I love the Tenement Museum. They have done a superb job in restoring this tenement building on the Lower East Side and I applaud the research that was done and that they continue to do. All of this makes the stories of the families who lived in this five-story brick tenement, home to an estimated 7,000 people, from over 20 nations, between 1863 and 1935, come alive.
The docents are well-educated and their knowledge of the building and its inhabitants is superb. I have taken most of the tours, many more than once. I always leave having learned something new and with renewed respect for all the immigrants that began their lives in this neighborhood as well as elsewhere in NYC. When you step into the building you usually feel as if stepped into a time machine.
This is why I found their newest tour, Shop Life, such a disappointment. The upper part of the building was residential, but the street level space was always commercial. The first shop that opened at 97 Orchard Street was a 1870s beer saloon. This was followed by a kosher butcher at the turn of the century. During the depression it housed auction house and in the 1970s the space was rented to an underwear discounter.
You begin by stepping into a recreation of the beer saloon and its owner’s living quarters. It felt wrong. It felt new and contrived, complete with the plastic food. The docent gave a decent overview but then handed out cards with various biographies and had us play act roles she chose for us. What a waste of time! From here we were taken into the living quarters for a quick overview of what their life might have been like at end of the 19th century. Then it was off to an interactive classroom.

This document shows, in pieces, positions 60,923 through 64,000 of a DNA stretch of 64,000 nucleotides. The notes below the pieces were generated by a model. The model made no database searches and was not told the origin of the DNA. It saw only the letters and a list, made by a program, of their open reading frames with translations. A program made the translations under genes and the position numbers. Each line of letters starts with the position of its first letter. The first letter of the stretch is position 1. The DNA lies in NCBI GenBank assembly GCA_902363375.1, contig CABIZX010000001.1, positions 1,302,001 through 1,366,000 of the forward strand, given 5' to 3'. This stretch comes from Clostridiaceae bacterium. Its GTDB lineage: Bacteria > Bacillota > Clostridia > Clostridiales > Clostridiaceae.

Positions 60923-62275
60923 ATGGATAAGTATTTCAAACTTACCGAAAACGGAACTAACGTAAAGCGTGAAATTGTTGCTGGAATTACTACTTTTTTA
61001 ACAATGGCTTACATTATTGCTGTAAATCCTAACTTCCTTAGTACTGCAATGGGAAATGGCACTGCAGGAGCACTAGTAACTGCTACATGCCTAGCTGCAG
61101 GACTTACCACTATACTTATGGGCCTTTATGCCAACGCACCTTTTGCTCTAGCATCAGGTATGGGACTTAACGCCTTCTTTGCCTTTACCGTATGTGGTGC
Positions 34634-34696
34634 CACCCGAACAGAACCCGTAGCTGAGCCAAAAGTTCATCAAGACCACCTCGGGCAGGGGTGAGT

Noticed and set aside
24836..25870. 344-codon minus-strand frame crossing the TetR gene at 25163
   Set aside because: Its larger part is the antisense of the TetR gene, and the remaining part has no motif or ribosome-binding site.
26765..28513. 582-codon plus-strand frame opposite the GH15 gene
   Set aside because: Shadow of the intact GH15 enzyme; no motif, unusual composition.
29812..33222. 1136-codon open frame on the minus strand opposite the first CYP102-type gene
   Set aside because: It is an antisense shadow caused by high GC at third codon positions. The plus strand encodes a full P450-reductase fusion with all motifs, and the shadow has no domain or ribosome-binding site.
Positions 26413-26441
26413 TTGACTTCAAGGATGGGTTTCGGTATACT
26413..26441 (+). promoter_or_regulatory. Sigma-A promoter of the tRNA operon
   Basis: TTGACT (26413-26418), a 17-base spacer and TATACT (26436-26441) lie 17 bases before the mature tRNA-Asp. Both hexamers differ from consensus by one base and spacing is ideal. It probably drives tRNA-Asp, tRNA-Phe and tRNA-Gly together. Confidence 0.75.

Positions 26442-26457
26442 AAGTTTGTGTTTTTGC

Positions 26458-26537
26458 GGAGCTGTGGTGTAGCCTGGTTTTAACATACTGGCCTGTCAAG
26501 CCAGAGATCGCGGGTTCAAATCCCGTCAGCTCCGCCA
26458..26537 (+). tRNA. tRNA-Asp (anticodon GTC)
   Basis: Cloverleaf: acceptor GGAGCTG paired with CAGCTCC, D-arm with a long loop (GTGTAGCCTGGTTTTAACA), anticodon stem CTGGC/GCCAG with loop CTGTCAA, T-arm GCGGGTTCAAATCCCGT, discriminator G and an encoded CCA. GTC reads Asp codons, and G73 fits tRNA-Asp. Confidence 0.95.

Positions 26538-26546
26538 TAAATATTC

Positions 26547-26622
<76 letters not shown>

The classroom has smart boards and an interactive counter and on the back wall there are bookshelves with objects. We were told to choose one object which gave us access to an audio-visual presentation for just ONE of the business tenants– the butcher, the auctioneer, or the underwear business. Individually, we listened to an audio/visual presentation. Then the docent recapped what we heard about the three businesses and showed yet another film. The final film is about a business currently located down the street that was started by immigrants from Yemen. Don’t get me wrong, if I could buy coffee daily from the guys who own the Happiness Deli I would, but I don’t see the connection to the Tenement Museum. It felt more like an advertisement.
The Tenement Museum is a great museum and I will continue to recommend that people visit and I will continue to support their efforts with my membership. Tours are between 60-90 minutes and there’s a very good 30 minute movie in the Visitor’s Center that you should absolutely watch before going on any tour. My only advice, skip the Shop Life tour. (Star rating reflects this tour).